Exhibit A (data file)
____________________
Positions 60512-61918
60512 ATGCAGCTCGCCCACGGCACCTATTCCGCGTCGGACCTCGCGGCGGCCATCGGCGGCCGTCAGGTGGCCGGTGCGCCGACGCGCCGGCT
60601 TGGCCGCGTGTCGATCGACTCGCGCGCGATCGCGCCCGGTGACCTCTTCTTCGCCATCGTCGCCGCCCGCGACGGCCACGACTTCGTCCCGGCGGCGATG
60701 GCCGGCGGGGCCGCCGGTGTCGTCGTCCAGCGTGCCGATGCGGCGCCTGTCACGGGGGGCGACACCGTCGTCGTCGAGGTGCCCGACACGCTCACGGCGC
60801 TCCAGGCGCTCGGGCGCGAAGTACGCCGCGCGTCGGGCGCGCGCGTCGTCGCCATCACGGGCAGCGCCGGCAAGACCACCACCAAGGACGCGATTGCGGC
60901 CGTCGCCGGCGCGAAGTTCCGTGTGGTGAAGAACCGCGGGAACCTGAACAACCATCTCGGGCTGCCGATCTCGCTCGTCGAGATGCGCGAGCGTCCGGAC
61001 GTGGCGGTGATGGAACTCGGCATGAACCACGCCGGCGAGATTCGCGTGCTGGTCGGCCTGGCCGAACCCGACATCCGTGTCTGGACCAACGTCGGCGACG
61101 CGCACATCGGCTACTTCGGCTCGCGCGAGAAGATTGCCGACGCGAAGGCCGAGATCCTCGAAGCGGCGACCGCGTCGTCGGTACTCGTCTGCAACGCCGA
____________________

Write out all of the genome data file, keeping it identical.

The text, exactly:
Positions 60512-61918
60512 ATGCAGCTCGCCCACGGCACCTATTCCGCGTCGGACCTCGCGGCGGCCATCGGCGGCCGTCAGGTGGCCGGTGCGCCGACGCGCCGGCT
60601 TGGCCGCGTGTCGATCGACTCGCGCGCGATCGCGCCCGGTGACCTCTTCTTCGCCATCGTCGCCGCCCGCGACGGCCACGACTTCGTCCCGGCGGCGATG
60701 GCCGGCGGGGCCGCCGGTGTCGTCGTCCAGCGTGCCGATGCGGCGCCTGTCACGGGGGGCGACACCGTCGTCGTCGAGGTGCCCGACACGCTCACGGCGC
60801 TCCAGGCGCTCGGGCGCGAAGTACGCCGCGCGTCGGGCGCGCGCGTCGTCGCCATCACGGGCAGCGCCGGCAAGACCACCACCAAGGACGCGATTGCGGC
60901 CGTCGCCGGCGCGAAGTTCCGTGTGGTGAAGAACCGCGGGAACCTGAACAACCATCTCGGGCTGCCGATCTCGCTCGTCGAGATGCGCGAGCGTCCGGAC
61001 GTGGCGGTGATGGAACTCGGCATGAACCACGCCGGCGAGATTCGCGTGCTGGTCGGCCTGGCCGAACCCGACATCCGTGTCTGGACCAACGTCGGCGACG
61101 CGCACATCGGCTACTTCGGCTCGCGCGAGAAGATTGCCGACGCGAAGGCCGAGATCCTCGAAGCGGCGACCGCGTCGTCGGTACTCGTCTGCAACGCCGA